Luckily NB saw the funny side and was happy to make a detour into Macy’s. I’m not adept at clothes shopping on a good day but under a time constraint with the thought of appropriate wedding attire hovering over my head, talk about pressure! It was on like Kong. 10 minutes, a knee length blue dress and a pair of wedges later and we were back out the door. And thank goodness for RH, who hooked me up with makeup, shampoo, jewelry and all the other essentials. Beware, having me as a house-guest may result in a raid on your bathroom cabinet!
But as they say, all’s well that ends well. The wedding was beautiful, full of song and beauty and love, good food and fine company. As for my little faux pas, if I had the time again I probably would still choose the smoothie. It was just really good.
Tell me Blushers, what was your biggest OMG fashion moment?
Banana & Berry Smoothie
1/2 frozen banana
1 cup mixed berries (blueberry and raspberry used above)
2 tsp unsweetened cocoa powder
1 tsp cinnamon
1 cup milk (almond milk used above)
Pour into chilled glass.
Add 1/4 cup cold coconut milk
Swirl with a teaspoon to combine.
Remember your bag.
May 12, 2011 § 17 Comments
Last week I started a Cheap&Cheerful category on Blushing Strawberries’ with these fritters, and thank you to everyone who gave me tips on making a more ‘attractive’ fritter. I’m looking forward to trying again tomorrow, once I buy corn at the farmer’s market.
Lately NB and I have been looking into the Paleo Diet and the Primal Blueprint diet. In the coming weeks I will share one or two in depth posts on the subject, but for now let’s just summarise them as eating the way a caveman would eat – if it does not run, fly or swim, or if it isn’t green, then don’t eat it. Of course that is a wild generalisation and there are many nuances to the theory, which that statement has denied. But basically it is about eliminating all carbohydrates, grains and legumes, all processed foods, most sugars and dairy (a little bit of fruit is ok).
Before NB and I make any grand statements about how ‘We soo, totally eat Paleo now’, I thought I should recap on my history of sticking to a diet:
B/S on Detoxing - “Remember that this diet is not meant to impinge on my sociability”
B/S on Vegetarianism - “I remember once when I was a teenager, maybe 13 or 14, I decided to become a vegetarian. The memory is sadly clear. At breakfast I declare myself vegetarian. Five hours later I smell my dad cooking bacon. I renounce my newfound diet.”
Not that NB can claim to be high and mighty: Do you think Cheerios or Cheetos are more Paleo?
But we are slowly trying to include meals that fall in line with this way of eating, at maybe a 60/40 or 70/30 ratio. Which brings me to last nights Cheap&Cheerful dinner – a primal blueprint salad.
Now while Paleo may seem a little extreme for beginners, the Primal Blueprint diet offers a little more leniency, and Mark’s Daily Apple is a great starting point if you are interested in more information. One of the ‘sensible vices‘ allowed under PB is cheese. Here is what Mark has to say:
“While we aren’t diehard fans of all dairy, “the power of the cheese” is right on. However, we do believe in skipping the weirdo processed stuff reminiscent of school lunches. Play it snooty and go for the good, aged stuff. Not only is aged cheese a fermented food, it contains little to no lactose. It’s also got good fat, essential nutrients, and a wallop of protein. But this will all be mere peripheral chatter once you’re actually enjoying. The satisfaction surpasses all of the above.”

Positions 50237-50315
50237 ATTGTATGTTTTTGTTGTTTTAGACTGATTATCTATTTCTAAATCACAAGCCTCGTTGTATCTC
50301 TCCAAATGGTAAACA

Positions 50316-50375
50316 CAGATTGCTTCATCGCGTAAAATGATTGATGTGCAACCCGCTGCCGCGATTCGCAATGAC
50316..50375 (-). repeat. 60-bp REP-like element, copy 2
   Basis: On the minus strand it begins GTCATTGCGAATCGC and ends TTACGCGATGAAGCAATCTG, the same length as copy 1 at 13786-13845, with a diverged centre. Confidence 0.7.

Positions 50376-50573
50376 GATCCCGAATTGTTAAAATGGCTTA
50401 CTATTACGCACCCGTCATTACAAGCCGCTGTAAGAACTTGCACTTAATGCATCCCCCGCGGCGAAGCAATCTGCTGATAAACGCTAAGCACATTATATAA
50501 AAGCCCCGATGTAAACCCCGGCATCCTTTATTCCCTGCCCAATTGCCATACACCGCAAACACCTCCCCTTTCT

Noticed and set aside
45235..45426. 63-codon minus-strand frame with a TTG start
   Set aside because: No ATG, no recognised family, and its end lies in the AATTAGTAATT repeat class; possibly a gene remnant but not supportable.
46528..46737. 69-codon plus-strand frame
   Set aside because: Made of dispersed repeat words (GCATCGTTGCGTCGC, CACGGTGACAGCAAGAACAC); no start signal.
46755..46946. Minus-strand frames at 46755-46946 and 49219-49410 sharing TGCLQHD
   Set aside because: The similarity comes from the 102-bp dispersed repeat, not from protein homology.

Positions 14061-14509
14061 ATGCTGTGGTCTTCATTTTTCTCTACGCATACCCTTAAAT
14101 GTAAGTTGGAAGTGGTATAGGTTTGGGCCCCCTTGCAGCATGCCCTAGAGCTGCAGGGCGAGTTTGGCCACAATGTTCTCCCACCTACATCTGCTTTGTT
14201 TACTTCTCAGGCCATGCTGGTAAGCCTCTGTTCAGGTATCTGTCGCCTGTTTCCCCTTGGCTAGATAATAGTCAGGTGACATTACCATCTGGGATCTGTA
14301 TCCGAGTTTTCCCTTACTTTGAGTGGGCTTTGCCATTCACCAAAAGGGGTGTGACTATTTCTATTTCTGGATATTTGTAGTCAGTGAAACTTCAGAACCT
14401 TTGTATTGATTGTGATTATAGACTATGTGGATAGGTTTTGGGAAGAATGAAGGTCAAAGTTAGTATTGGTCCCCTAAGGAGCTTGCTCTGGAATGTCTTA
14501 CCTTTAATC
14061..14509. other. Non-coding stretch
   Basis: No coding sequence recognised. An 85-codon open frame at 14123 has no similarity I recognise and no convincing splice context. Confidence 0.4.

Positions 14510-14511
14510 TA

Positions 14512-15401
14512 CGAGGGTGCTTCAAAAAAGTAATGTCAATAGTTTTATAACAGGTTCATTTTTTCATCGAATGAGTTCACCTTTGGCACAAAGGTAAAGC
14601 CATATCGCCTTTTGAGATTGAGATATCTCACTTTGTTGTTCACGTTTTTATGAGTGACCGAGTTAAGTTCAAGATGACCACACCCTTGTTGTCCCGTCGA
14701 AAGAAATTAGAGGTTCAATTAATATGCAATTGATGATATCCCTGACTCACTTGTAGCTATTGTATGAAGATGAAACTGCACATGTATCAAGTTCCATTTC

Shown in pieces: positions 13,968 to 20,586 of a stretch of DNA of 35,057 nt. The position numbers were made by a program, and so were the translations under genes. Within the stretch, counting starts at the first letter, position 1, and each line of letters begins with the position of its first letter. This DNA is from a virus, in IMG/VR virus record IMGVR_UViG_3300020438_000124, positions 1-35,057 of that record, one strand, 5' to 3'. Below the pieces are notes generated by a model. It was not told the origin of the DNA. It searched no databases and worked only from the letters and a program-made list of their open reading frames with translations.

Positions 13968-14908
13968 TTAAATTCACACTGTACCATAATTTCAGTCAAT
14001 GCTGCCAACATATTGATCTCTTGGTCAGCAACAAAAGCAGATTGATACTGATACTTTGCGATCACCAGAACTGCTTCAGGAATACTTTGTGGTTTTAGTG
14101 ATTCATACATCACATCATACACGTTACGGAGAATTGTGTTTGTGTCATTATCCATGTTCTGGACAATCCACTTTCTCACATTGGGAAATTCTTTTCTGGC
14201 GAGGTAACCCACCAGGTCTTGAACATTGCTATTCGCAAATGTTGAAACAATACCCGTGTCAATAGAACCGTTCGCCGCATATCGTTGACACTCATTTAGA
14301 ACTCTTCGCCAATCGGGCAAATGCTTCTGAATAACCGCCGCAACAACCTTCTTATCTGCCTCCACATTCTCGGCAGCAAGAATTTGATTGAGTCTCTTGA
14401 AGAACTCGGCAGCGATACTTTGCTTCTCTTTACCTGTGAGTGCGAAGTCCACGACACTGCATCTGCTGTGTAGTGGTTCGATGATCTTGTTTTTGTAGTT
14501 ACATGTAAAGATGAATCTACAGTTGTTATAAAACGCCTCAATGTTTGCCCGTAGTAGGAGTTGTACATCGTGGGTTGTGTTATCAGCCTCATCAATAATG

Truer words were never spoken! The satisfied look on NB’s face when he bit in to a sesame-chilli goats cheese balls, and his following proclamation that this is the BEST healthy meal I have ever made, is enough to keep this chef satisfied all summer long. Because after all, why would we want to eat healthily if it doesn’t taste delicious?
Goats cheese salad with spinach stuffed chicken breast
The money-saver aspect in this dish comes from using whatever you have on hand in your crisper or your garden. By using up leftover spinach and tomatoes from the previous nights dinner, I was able to stuff the chicken and wrap them in bacon from the freezer. You might have some sundried tomatoes or mushrooms lying around, which would work a treat. Choose whatever herbs are in your pots, garden or fridge and buy the goats cheese from a deli, not the supermarket, to save money on packaging.
2 medium sized chicken breasts, halved crossways
2 tablespoon of pesto (optional)
2 cloves garlic, crushed
large handful of english spinach, washed and roughly chopped
8 cherry tomatoes, thickly sliced
4 slices bacon or prosciutto
1/2 butternut pumpkin or acorn squash, diced into 3cm cubes and tossed with olive oil, thyme and salt
2 large handfuls of baby spinach or mixed mesclun
1/2 red apple, finely sliced into fans
Herb goats cheese balls
50g goats cheese
1/4 cup basil leaves, finely chopped
1/4 cup Italian parsely, finely chopped
zest of one lemon
Sesame Goats cheese balls
50g goats cheese
1/4 cup sesame seeds
2 tablespoons chilli flakes
1 tablespoon toasted fennel seeds (optional) or poppyseeds
Preheat oven to 160C, 350F and roast pumpkin on a large baking tray.
Meanwhile, to stuff chicken, make a wide insertion into each half, making sure that the knife does not puncture through the breast. Rub 1/2 tablespoon of pesto inside each cavity. Heat 1tbl oil a large based frypan over medium heat and begin to saute garlic. Add in spinach and cook until just wilted. Allow to cool before stuffing each chicken cavity with 1/4 of the tomatoes, and spinach mixture. Wrap to enclose with bacon and secure with a toothpick.